This artist's concept shows the new Weather System Follow-on – Microwave satellite Ball Aerospace is building for the U.S. Air Force under a contract awarded in November. It includes a passive microwave imaging radiometer instrument and energetic charged particle sensor supplied by the government. Credit: Ball Aerospace

SAN FRANCISCO — Ball Aerospace won four National Oceanic and Atmospheric Administration contracts worth a combined $2.32 million for weather satellite and instrument design studies.

In announcing the awards June 30, Boulder, Colorado-based Ball also described a fifth initiative with L3Harris Technologies of Melbourne, Florida, and PlanetiQ of Golden, Colorado, called Joint LEO Sounding Mission Study. The companies plan to evaluate the weather-gathering capability of small satellites equipped with Ball microwave instruments, L3Harris infrared sounders and PlanetiQ global navigation satellite system radio occultation receivers.

For the Joint LEO Sounding Mission Study, Ball will assess whether all the instruments could be integrated on Ball small satellites. Ball also will consider whether commercial launch options that would allow NOAA to take delivery of the small satellites in orbit, according to a June 30 news release.

“Operational weather satellites are a critical part of the nation’s infrastructure, playing a key role in keeping the public safe and the economy strong by enabling forecasters to predict and reduce the impacts of extreme weather events,” Makenzie Lystrup, Ball Aerospace Civil Space vice president and general manager, said in a statement. “Through close coordination with the broader weather community, Ball developed a series of innovative technology and mission solutions to meet NOAA’s most critical space-based observational needs in an affordable and sustainable way. These studies are a continuation of this effort.”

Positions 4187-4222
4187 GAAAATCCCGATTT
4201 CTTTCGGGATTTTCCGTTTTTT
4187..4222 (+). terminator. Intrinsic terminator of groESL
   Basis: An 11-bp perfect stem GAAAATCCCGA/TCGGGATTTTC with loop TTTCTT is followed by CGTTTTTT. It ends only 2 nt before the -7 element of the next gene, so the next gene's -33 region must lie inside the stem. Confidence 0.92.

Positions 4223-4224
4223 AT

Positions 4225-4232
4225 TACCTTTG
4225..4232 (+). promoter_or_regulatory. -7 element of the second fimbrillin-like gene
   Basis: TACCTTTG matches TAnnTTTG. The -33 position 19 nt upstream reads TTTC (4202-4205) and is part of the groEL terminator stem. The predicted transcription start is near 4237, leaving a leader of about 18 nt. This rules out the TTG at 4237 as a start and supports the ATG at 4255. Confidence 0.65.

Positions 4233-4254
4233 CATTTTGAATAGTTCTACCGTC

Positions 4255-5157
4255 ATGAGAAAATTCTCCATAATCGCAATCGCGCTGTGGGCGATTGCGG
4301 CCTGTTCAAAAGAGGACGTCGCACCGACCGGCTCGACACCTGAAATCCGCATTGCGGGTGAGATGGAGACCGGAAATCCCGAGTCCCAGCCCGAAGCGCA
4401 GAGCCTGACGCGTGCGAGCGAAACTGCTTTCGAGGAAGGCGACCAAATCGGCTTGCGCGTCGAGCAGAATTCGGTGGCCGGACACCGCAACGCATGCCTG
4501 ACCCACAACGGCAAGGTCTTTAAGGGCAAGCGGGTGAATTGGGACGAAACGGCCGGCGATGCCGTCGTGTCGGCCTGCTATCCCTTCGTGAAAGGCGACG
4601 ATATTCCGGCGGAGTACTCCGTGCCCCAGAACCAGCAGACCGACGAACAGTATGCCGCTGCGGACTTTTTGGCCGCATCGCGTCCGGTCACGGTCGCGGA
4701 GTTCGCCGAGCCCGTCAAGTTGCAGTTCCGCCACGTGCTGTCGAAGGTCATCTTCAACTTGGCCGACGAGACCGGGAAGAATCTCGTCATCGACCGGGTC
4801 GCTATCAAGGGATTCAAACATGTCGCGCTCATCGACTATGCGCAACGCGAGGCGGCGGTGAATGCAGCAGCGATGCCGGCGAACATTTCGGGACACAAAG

The four study contracts awarded to Ball are:

  • Auroral Imager in Tundra – Ball is working with Computational Physics Inc. of Springfield, Virginia, to compare cost and performance of promising strategies for a dedicated auroral imager operating in a highly elliptical Tundra orbit.
  • Ball Operational Weather Instrument Evolution (BOWIE) Microwave – Ball will evaluate the baseline design of an instrument about half the size of microwave instruments on current polar-orbiting weather satellites. For the six-month study, Lexington, Massachusetts-based Atmospheric and Environmental Research, a Verisk business, will assist in analysis of the instrument design and performance.
  • BOWIE Compact Hyperspectral Infrared Observations – Ball will investigate technology and performance tradeoffs for a hyperspectral infrared sounding instrument designed for small satellites in geostationary orbit.
  • BOWIE Low-Earth Orbit IR Sounder – Ball will explore compact instrument designs to meet NOAA’s atmospheric vertical temperature and moisture profiling requirements. Through the study, Ball will also lay out technological options for addressing cost versus performance tradeoffs for infrared sounders for low-Earth orbit.

Ball built the NASA-NOAA Suomi National Polar-orbiting Partnership satellite, launched in 2011, and the first Joint Polar Satellite System spacecraft launched in 2017. Ball also is manufacturing the Weather System Follow-On satellite for the U.S. Space Force and Ball won a contract June 25 to build, integrate and operate NOAA’s Space Weather Follow On satellite destined for Sun-Earth Lagrange Point 1.

NOAA is awarding a series of contracts to evaluate new instruments, spacecraft, business models and mission concepts for the space-based architecture to succeed the Joint Polar Satellite System and Geostationary Operational Environmental Satellite R series.

As of June 30, NOAA had awarded more than $13.5 million to 15 companies for 25 studies, according to the U.S. government website

Debra Werner is a correspondent for SpaceNews based in San Francisco. Debra earned a bachelor’s degree in communications from the University of California, Berkeley, and a master’s degree in Journalism from Northwestern University. She...